Israel’s Foreign Minister Avigdor Lieberman prompted the Palestinian mission to walk out of a UN General Assembly meeting Sept. 28 by saying “a long-term intermediate agreement…could take a few decades.” He also called for redrawing the borders of the West Bank. Citing the “utter lack of confidence between Israelis and Palestinians,” Lieberman told UN that any durable solution in the Middle East, as in the Balkans and East Timor, would require the separation of populations. “We should focus on coming up with a long term intermediate agreement, something that could take a few decades… To achieve final status agreement, we must understand that the primary obstacle is the friction between the two nations.” Lieberman added that “the guiding principle for a final status agreement must not be land-for-peace but rather, exchange of populated territory. Let me be very clear: I am not speaking about moving populations, but rather about moving border to better reflect demographic realities.” This notion, he claimed, has been accepted as a “virtual truism” in the academic community, which has coined the term “re-sizing the state.” (Press TV, Sept. 29; Checkpoint Washington blog, WP, Sept. 28)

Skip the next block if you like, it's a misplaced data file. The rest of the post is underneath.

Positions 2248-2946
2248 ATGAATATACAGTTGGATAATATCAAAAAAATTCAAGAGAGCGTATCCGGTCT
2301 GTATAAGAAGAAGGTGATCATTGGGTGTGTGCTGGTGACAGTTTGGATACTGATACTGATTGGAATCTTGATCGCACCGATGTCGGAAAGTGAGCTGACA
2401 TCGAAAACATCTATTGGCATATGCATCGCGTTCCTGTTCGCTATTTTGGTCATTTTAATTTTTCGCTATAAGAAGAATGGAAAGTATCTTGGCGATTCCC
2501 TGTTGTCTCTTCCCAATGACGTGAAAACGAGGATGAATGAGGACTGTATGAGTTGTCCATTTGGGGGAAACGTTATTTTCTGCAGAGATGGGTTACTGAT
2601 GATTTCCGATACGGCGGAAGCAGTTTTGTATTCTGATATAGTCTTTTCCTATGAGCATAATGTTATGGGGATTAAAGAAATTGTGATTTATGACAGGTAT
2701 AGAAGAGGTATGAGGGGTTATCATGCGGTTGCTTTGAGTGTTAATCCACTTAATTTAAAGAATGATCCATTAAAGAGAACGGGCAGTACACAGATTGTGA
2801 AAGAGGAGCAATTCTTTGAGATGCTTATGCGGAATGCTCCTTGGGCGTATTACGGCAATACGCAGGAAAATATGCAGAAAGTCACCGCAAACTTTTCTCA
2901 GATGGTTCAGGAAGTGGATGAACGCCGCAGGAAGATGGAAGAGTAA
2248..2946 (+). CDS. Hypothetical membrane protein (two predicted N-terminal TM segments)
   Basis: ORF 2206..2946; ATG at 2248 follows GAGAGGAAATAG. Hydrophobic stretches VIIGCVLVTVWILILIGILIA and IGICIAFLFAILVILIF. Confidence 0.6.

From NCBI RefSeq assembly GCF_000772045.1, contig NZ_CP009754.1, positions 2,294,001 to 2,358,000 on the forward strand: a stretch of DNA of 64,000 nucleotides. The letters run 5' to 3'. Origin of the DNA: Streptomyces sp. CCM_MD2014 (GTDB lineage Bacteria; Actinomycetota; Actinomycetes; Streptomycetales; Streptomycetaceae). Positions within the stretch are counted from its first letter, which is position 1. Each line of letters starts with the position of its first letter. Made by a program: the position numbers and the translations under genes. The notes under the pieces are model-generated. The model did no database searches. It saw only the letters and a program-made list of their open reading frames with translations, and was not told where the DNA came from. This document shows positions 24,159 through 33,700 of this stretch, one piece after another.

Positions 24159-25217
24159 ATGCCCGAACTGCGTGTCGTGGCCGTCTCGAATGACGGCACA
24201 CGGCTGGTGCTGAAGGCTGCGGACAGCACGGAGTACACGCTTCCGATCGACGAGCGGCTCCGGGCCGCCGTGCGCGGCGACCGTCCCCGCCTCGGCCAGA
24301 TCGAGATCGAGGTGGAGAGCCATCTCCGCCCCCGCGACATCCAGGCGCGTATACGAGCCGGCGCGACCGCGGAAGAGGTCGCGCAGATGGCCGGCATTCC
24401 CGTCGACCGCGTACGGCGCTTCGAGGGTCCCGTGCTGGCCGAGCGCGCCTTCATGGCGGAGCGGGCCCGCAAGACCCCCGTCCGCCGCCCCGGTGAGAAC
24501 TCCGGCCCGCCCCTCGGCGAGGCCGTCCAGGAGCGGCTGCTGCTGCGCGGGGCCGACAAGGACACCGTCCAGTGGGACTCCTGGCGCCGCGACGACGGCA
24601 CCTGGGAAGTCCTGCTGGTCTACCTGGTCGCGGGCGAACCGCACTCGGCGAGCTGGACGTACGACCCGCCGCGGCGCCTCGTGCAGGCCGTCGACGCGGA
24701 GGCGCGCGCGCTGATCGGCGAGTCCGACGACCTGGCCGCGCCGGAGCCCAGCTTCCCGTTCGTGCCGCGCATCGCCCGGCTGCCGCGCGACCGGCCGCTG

The Israeli prime minister’s office responded swiftly: “The content of the foreign ministers speech at the United Nations was not coordinated with the prime minister. Prime Minister Netanyahu is the one managing negotiations in the name of the State of Israel. The issues of a possible peace deal would be discussed around the negotiations table, and nowhere else.” (The Telegraph, Checkpoint Washington, Sept. 28)
Earlier in the month, Lieberman raised the prospect of the transfer of large Arab towns in Israel into a Palestinian state, again saying talks need to deal not with the issue of land for peace “but an exchange of land and people…. This is a subject that we’ve run away from until now but we can’t go on like this. It’s as if someone were selling you an apartment on the condition that his mother-in-law continue living there.” He was largely restating the policy that has helped his party, Yisrael Beiteinu, become the third-largest in Israel. (The Australian, Sept. 21)
See our last posts on Israel/Palestine and the West Bank.
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